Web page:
from the Department of Labor (DOL) haven’t resulted in significant changes on the part of
. And only a very small percentage of participants expressed concern or confusion about the
new disclosure information
These and other insights are included in the latest survey from the
Plan Sponsor Council of America (PSCA)
Impact of Fee Disclosure Regulation on 403(b) Plan Sponsors and Participants
Sponsored by the
Principal Financial Group®
, the survey is the only one of its kind to focus specifically on 403(b) plan sponsors.
“The new disclosure rules constituted a change in how fees and other plan information are reported, and that was cause for some concern on the part of plan sponsors and financial professionals alike. However, our survey shows that both plan sponsors and participants are responding well to the new regulation,” says
, interim president and executive director, PSCA.
According to the survey:
- Only 19.1 percent of 403(b) plan sponsors sent out requests for proposals (RFPs) or requests for information (RFIs) as part of complying with the new regulation.
- One-third of plan sponsors used fee disclosure information to benchmark their plans.
- Just 2.3 percent of participants asked questions about the fee disclosure information they received.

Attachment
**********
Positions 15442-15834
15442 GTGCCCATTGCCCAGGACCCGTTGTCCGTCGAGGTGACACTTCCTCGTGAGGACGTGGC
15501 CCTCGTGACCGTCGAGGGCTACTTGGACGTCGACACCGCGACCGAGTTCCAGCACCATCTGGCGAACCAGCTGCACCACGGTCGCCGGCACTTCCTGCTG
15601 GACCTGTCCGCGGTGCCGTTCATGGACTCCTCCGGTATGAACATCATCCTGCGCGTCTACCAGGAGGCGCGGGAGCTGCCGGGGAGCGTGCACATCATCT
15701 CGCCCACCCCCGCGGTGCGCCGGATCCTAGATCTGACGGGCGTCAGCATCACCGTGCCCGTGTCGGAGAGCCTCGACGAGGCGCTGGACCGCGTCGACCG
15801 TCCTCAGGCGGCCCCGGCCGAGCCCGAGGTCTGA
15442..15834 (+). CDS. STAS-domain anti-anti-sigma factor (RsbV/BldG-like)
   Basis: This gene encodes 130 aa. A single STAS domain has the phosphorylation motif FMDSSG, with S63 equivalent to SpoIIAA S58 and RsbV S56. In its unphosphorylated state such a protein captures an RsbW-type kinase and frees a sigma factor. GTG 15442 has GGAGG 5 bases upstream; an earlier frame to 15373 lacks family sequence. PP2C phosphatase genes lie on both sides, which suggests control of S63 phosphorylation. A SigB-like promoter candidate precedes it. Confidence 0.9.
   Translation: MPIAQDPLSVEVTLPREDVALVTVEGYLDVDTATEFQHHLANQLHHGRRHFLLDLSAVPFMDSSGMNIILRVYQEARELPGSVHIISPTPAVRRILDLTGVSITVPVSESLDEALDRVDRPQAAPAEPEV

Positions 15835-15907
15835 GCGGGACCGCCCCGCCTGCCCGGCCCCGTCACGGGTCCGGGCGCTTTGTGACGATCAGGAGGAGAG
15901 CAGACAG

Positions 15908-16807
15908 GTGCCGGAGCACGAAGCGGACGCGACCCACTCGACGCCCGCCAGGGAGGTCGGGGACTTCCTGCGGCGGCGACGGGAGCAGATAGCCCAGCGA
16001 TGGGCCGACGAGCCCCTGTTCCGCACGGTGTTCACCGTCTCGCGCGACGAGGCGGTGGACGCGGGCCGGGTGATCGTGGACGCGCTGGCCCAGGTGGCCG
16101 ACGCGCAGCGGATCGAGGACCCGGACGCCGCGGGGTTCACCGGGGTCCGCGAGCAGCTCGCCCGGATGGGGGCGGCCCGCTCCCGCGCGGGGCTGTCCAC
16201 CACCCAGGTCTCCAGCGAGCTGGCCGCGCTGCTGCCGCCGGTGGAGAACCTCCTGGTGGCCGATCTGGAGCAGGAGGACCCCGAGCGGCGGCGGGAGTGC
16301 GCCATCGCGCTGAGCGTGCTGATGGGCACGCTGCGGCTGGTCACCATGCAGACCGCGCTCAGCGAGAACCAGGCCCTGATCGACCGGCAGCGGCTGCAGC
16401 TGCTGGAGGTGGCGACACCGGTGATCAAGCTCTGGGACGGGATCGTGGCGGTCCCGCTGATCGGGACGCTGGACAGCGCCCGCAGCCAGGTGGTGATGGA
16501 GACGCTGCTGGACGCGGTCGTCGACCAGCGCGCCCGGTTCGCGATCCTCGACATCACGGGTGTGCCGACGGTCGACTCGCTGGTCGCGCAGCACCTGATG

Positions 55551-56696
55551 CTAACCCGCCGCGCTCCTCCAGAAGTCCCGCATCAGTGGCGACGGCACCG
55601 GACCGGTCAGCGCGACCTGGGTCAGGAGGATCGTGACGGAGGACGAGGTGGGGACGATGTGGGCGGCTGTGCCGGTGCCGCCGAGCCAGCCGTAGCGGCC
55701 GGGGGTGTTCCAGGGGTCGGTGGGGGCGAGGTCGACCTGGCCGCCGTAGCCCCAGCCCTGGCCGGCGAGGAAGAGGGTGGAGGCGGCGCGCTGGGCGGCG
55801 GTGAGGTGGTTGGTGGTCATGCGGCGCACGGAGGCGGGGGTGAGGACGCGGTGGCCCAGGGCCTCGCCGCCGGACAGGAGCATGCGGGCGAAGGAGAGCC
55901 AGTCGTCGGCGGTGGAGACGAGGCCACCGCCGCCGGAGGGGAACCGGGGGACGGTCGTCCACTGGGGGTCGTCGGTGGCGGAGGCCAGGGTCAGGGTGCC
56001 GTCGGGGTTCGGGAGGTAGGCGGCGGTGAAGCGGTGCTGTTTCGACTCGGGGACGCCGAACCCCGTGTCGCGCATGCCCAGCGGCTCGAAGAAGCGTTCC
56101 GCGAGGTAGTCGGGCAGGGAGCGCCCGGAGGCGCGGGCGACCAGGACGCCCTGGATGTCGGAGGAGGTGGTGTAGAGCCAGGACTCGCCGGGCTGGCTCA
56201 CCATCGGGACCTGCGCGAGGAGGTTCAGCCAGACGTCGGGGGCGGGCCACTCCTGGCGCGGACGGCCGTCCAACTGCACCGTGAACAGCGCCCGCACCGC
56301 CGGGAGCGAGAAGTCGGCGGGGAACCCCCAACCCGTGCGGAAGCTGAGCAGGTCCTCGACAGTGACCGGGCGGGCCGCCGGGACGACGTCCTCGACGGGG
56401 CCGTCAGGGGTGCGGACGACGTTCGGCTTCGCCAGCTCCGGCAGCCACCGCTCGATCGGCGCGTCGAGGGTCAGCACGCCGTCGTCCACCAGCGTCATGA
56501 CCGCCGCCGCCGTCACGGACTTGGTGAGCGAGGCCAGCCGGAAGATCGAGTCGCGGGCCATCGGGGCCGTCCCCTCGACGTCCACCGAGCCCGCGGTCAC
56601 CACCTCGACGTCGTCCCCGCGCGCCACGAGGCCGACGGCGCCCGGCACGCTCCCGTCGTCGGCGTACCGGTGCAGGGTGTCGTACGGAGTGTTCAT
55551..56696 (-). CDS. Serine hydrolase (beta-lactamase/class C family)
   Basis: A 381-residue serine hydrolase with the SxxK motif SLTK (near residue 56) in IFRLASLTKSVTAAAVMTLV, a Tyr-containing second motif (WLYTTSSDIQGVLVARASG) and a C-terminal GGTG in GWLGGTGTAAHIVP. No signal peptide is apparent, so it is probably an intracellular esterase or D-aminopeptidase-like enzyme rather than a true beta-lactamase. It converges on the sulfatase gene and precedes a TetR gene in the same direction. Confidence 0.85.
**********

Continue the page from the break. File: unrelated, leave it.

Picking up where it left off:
- An overwhelming majority (95.9 percent) of plan sponsors reported no changes in participant behaviors as a result of fee disclosure.
Despite the success of the initial transition, plan sponsors will continue to need help from their financial professionals. “Financial professionals have worked hard to help clients navigate the new disclosure regulation and
assess the reasonableness of fees
. That is a process that will be ongoing, so the role of financial professionals continues to be important,” says
, national non-profit practice leader, The Principal
Full survey results are available at
The Plan Sponsor Council of America (PSCA) is a nonprofit association that provides services, best practice information, and advocacy to defined contribution plan sponsors. Members have access to a broad range of resources and programs that address the varying needs of both small and large companies. Membership includes 1,200 companies ranging in size from Fortune 100 firms to small, entrepreneurial businesses.